Pseudosecure vs. individuated-secure client attachment to therapist: Implications for therapy process and outcome

Brent Mallinckrodt*, Mary Z. Anderson, Gahee Choi, Kenneth N. Levy, Katja Petrowski, Eric M. Sauer, Orya Tishby, Hadas Wiseman

*Corresponding author for this work

Research output: Contribution to journalArticlepeer-review

12 Scopus citations


Objective: We differentiated two hypothesized client subtypes: (a) Pseudosecure clients have high Client Attachment to Therapist Scale (CATS) Secure and high CATS Preoccupied scores, tend to idealize their therapist, and exhibit maladaptive dependency; (b) Individuated-secure clients combine high Secure with low Preoccupied scores and function more autonomously. Clients who, despite insecure attachment to others, “earn” individuated-secure attachment to their therapist benefit most from therapy. Method: We examined regression suppressor effects by reanalyzing raw data from four published studies. If pseudosecure attachment is present, when covariance between CATS Secure and Preoccupied scores is removed, residual Secure scores should be significantly better predictors of process/outcome indicators than raw Secure scores. Results: Suppressor effects were observed in eight of nine analyses. Two were statistically significant. Earned individuated-secure attachment predicted improvement in interpersonal relationship symptoms, but only for clients with Avoidant pre-therapy attachment patterns. Finally, significant meta-analytic effect size estimates were obtained for CATS subscales, Secure r =.274 (95% CI =.177,.366), Avoidant, r = −.296 (95% CI = −.392, −193), and Preoccupied, r = −.192 (95% CI = −.289, −.092). Conclusions: Clients with pre-therapy Avoidant attachment who nevertheless “earn” individuated-secure attachment to their therapist appear to benefit more from therapy.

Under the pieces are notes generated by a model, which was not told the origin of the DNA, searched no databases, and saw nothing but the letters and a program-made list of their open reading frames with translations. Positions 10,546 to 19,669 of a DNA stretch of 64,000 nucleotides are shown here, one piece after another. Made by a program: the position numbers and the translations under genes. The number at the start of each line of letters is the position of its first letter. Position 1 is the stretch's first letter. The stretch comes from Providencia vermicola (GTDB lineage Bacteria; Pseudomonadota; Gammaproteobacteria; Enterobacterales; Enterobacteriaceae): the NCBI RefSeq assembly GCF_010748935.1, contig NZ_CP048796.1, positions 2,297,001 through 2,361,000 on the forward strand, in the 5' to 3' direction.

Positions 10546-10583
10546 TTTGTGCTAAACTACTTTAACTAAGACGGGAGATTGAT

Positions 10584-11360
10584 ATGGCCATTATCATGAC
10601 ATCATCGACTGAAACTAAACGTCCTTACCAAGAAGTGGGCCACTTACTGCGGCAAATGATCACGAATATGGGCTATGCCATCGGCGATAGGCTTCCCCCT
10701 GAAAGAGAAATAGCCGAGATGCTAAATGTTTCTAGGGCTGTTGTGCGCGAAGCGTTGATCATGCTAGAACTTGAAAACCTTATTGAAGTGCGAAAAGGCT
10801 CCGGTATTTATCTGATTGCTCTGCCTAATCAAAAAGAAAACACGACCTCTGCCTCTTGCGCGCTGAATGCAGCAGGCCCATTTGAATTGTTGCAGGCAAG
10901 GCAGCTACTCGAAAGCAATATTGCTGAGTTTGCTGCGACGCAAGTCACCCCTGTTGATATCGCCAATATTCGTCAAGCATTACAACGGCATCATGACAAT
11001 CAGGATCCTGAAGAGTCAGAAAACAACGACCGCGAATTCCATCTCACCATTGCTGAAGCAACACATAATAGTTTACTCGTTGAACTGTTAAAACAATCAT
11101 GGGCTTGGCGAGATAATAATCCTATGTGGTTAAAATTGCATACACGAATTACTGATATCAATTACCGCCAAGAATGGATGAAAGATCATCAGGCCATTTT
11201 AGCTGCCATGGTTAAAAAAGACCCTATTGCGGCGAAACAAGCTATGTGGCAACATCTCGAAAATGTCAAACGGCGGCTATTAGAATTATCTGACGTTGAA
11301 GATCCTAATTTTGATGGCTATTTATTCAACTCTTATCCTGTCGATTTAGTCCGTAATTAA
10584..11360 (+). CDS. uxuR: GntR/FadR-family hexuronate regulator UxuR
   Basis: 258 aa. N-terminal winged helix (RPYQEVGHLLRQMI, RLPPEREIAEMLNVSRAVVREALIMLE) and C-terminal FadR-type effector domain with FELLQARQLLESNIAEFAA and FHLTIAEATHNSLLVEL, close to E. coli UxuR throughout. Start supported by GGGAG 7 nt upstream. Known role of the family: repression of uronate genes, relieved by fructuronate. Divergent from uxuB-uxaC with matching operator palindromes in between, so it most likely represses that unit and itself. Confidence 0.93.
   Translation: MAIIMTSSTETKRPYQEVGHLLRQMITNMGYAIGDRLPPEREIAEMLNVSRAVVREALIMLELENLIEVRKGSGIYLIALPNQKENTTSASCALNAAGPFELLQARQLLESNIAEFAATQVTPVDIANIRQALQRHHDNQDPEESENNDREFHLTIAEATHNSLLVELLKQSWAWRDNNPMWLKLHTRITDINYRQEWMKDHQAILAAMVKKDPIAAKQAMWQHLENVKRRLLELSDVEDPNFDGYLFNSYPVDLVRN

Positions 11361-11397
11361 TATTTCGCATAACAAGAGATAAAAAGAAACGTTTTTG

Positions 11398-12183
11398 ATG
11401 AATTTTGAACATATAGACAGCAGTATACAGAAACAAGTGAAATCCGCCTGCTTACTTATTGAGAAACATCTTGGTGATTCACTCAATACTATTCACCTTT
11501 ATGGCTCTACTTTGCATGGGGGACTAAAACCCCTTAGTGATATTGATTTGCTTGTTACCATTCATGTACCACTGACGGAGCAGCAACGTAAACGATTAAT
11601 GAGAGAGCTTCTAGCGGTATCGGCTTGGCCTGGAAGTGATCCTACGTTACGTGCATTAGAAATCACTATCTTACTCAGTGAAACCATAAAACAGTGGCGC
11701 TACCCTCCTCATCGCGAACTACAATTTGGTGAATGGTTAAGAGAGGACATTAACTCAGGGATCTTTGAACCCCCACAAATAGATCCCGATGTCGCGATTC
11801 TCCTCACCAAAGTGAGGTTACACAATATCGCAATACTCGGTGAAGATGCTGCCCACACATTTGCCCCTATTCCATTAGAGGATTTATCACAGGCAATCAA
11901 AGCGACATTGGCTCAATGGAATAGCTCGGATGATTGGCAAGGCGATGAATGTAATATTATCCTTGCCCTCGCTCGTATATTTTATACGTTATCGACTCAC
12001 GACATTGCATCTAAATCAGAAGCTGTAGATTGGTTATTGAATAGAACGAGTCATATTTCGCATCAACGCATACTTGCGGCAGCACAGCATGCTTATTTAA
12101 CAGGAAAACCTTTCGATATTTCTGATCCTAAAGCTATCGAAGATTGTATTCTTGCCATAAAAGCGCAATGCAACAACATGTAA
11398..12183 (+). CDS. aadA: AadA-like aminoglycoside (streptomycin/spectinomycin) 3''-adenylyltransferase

Original languageAmerican English
Pages (from-to)677-691
Number of pages15
JournalPsychotherapy Research
Issue number6
StatePublished - 2 Nov 2017

Bibliographical note

Publisher Copyright:
© 2016 Society for Psychotherapy Research.


  • borderline personality disorder
  • client attachment to therapist
  • pseudosecurity
  • psychotherapy relationship
  • suppressor effects


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